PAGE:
A new survey of more than 200 women in the tech industry—most of whom have at least a decade of experience, with many respondents including executives—finds that a startling number of those women reported experiencing sexual harassment in the workplace. A total of 60% of women reported receiving unwanted sexual advances, with a majority of those women saying that at least one advance came from a superior. Worse still, 39% of those women said they did not report the harassment out of fear of hurting their careers, while a majority of those who did report the behavior were unsatisfied by the response. Fortune
• Lululemon looks like it's found its Chakra again.
Yoga wear retailer Lululemon Athletica surprised investors, who were likely bracing for holiday disappointment, by raising its sales and profit forecast for the fourth quarter. The move follows a highly successful holiday season where Lululemon says its strong in-store and online sales helped exceed fourth-quarter expectations. Investors had been concerned about the retailer's holiday performance after analysts reported higher clearance levels than in previous years and deeper markdowns. Fortune
Around the Water Cooler
• Google exec says drone deliveries could come in a year
Google's David Vos, who heads Google X's Project Wing drone program, said at an industry event on Monday that the use of drones to deliver goods to customers is possible within the next one to three years. Vos believes there is enough unoccupied space in the airways to make room for commercial drones, which he said can operate safely and efficiently. Google is working with NASA to create an air traffic control system for drones that would regulate airspace for unmanned aircraft. CNN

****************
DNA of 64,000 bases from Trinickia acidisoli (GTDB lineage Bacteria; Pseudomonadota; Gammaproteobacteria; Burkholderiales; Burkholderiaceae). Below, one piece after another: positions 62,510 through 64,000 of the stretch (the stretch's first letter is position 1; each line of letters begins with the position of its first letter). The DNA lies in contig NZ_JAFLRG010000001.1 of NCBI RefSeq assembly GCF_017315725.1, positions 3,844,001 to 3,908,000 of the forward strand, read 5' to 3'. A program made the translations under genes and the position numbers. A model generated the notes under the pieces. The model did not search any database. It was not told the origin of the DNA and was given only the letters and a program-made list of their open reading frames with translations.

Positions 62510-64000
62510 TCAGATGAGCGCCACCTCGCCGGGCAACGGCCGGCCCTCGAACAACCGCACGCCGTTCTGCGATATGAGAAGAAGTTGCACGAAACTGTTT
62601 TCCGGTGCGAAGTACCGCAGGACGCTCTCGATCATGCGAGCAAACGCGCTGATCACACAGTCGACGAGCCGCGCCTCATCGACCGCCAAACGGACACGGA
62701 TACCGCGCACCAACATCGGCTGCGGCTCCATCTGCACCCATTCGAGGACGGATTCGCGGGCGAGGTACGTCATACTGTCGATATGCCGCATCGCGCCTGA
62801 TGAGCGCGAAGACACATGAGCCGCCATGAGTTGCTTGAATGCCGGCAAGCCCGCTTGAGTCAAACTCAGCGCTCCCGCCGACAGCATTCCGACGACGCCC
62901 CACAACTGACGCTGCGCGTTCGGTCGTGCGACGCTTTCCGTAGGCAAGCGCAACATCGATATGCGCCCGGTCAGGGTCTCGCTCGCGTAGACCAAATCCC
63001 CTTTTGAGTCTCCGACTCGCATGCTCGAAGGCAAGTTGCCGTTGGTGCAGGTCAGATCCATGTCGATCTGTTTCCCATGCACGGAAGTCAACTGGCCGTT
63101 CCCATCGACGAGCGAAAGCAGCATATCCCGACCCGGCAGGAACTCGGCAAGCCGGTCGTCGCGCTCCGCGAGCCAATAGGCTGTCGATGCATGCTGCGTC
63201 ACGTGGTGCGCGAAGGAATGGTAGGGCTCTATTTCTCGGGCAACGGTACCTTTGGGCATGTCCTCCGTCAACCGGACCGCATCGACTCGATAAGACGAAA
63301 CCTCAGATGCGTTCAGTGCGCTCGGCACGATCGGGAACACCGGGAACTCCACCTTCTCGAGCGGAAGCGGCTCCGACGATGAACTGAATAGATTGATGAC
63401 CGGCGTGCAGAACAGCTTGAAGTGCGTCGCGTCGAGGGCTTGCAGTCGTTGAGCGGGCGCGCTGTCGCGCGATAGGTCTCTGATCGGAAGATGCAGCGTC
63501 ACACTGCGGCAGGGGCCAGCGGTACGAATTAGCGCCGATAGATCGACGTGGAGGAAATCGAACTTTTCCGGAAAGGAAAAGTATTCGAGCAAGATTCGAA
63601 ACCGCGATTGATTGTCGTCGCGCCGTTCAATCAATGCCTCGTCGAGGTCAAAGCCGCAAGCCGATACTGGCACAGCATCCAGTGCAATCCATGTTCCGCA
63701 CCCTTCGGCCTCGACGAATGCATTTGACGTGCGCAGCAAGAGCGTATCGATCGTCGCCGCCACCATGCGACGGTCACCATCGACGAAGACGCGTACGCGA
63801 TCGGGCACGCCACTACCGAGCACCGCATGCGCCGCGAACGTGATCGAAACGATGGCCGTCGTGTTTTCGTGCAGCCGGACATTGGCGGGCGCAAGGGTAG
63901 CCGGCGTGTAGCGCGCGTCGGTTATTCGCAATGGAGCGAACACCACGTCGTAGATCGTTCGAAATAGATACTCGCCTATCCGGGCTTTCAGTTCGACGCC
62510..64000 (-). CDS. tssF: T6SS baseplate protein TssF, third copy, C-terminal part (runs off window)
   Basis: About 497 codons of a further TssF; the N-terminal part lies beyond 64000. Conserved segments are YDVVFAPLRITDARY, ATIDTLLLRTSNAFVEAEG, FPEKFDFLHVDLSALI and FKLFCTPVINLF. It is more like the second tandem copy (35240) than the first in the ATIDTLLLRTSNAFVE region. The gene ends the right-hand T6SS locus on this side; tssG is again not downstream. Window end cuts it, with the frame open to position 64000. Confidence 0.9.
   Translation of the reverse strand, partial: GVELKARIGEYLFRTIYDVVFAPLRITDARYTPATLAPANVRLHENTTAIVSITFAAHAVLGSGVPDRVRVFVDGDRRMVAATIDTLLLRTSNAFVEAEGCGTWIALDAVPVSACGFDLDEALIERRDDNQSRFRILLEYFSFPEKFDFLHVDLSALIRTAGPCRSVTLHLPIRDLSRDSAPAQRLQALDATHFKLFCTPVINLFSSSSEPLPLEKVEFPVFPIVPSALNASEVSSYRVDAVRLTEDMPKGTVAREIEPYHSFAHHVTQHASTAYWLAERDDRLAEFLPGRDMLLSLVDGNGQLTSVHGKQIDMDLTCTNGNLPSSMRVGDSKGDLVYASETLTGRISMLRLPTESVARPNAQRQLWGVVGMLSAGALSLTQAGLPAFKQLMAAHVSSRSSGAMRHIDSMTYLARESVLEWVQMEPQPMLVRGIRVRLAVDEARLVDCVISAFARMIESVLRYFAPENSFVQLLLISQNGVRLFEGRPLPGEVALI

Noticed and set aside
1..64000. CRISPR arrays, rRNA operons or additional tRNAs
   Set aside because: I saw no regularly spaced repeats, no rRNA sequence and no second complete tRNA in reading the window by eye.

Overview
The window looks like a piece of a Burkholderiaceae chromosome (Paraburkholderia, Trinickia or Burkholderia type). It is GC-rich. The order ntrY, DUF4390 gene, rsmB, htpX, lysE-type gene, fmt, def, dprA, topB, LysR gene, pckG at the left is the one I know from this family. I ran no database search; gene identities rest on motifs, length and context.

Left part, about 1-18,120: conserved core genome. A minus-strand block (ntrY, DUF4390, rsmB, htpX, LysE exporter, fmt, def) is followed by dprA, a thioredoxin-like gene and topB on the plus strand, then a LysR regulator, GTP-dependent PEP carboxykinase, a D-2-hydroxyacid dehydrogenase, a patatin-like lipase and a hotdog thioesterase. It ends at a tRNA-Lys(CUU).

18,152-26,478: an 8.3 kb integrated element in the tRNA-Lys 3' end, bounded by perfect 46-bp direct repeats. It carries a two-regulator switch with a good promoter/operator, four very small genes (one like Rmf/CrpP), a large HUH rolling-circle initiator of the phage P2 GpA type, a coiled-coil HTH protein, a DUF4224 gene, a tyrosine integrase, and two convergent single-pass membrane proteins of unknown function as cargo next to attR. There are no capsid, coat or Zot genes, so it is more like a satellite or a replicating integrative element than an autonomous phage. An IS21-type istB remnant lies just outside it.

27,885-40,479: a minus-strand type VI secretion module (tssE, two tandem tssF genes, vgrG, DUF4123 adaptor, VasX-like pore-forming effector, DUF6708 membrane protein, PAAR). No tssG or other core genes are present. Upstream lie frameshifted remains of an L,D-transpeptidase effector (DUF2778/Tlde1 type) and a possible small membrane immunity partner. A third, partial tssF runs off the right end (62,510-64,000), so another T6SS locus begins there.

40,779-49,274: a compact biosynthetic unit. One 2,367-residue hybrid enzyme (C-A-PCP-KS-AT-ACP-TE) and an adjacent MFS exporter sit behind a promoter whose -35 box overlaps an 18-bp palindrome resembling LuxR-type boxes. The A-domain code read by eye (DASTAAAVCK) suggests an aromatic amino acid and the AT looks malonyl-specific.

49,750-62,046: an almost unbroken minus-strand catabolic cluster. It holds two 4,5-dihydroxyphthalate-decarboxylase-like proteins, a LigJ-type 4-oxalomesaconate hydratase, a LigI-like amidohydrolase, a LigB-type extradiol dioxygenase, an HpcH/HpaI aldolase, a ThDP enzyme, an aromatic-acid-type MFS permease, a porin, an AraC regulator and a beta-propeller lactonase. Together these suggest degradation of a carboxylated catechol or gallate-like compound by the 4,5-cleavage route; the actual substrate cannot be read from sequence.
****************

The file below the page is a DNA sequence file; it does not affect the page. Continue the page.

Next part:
• VW CEO's claim puts automaker in spin mode
Volkswagen CEO Matthias Müller was forced to backtrack a bit after initially telling NPR on Monday that the troubled German automaker had not lied to U.S. regulators about the software installed in its cars that masked harmful diesel emissions, with Müller calling it "a technical problem." The CEO said: "We didn't lie. We didn't understand the question first." Fortune notes that those comments likely caused a stir within VW's communications team, as Müller later returned to the issue in a second interview where he went back to what has been the company's consistently contrite messaging, saying VW "fully accept[s] the violation." The CEO is currently in a tough spot, as he will meet with EPA officials on Wednesday to present VW's plan for a technical fix to many of the 600,000 U.S. cars affected by the scandal. Failure to win over regulators with that plan would result in pressure on VW to repurchase most of those cars. Fortune
• What's next for The New Republic (again)?
Facebook co-founder Chris Hughes is ditching his attempt at turning around old media stalwart The New Republic just four years after he bought the political magazine. Hughes said he's spent $20 million over four years trying to steer the publication toward profitability (after paying $2 million to acquire it in 2012) and he's ready to move on by putting the magazine up for sale. Fortune's Mathew Ingram suggests there are only a handful of possible outcomes left for The New Republic, including the possibility of another wealthy individual buyer to replace Hughes. Another option is for a large media conglomerate to acquire the magazine, otherwise it could simply go out of business. Fortune
5 things to know today
Murdoch's engagement and Obama's final State of the Union—5 things to know today. Today's story can be found here.